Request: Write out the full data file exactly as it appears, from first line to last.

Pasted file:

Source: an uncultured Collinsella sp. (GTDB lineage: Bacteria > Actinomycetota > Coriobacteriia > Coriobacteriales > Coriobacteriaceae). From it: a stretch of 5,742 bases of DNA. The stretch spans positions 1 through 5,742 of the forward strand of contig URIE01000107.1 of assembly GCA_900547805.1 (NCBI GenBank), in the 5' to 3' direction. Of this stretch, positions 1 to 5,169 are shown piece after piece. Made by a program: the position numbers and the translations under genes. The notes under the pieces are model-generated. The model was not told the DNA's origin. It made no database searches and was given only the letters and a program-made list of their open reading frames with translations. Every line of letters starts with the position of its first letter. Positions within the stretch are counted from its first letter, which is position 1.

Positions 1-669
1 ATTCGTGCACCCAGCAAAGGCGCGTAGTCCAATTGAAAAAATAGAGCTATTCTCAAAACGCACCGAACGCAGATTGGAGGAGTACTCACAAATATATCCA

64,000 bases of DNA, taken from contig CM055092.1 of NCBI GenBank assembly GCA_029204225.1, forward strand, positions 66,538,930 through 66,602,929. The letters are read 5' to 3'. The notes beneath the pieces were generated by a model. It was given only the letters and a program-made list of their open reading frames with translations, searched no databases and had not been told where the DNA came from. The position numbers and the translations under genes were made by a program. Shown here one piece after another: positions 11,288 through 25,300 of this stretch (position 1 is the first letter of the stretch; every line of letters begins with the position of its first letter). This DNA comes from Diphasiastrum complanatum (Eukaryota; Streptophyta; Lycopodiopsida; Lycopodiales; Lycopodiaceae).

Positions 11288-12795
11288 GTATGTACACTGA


Source: an uncultured Collinsella sp. (GTDB lineage: Bacteria > Actinomycetota > Coriobacteriia > Coriobacteriales > Coriobacteriaceae). From it: a stretch of 5,742 bases of DNA. The stretch spans positions 1 through 5,742 of the forward strand of contig URIE01000107.1 of assembly GCA_900547805.1 (NCBI GenBank), in the 5' to 3' direction. Of this stretch, positions 1 to 5,169 are shown piece after piece. Made by a program: the position numbers and the translations under genes. The notes under the pieces are model-generated. The model was not told the DNA's origin. It made no database searches and was given only the letters and a program-made list of their open reading frames with translations. Every line of letters starts with the position of its first letter. Positions within the stretch are counted from its first letter, which is position 1.

Positions 1-669
1 ATTCGTGCACCCAGCAAAGGCGCGTAGTCCAATTGAAAAAATAGAGCTATTCTCAAAACGCACCGAACGCAGATTGGAGGAGTACTCACAAATATATCCA

64,000 bases of DNA, taken from contig CM055092.1 of NCBI GenBank assembly GCA_029204225.1, forward strand, positions 66,538,930 through 66,602,929. The letters are read 5' to 3'. The notes beneath the pieces were generated by a model. It was given only the letters and a program-made list of their open reading frames with translations, searched no databases and had not been told where the DNA came from. The position numbers and the translations under genes were made by a program. Shown here one piece after another: positions 11,288 through 25,300 of this stretch (position 1 is the first letter of the stretch; every line of letters begins with the position of its first letter). This DNA comes from Diphasiastrum complanatum (Eukaryota; Streptophyta; Lycopodiopsida; Lycopodiales; Lycopodiaceae).

Positions 11288-12795
11288 GTATGTACACTGA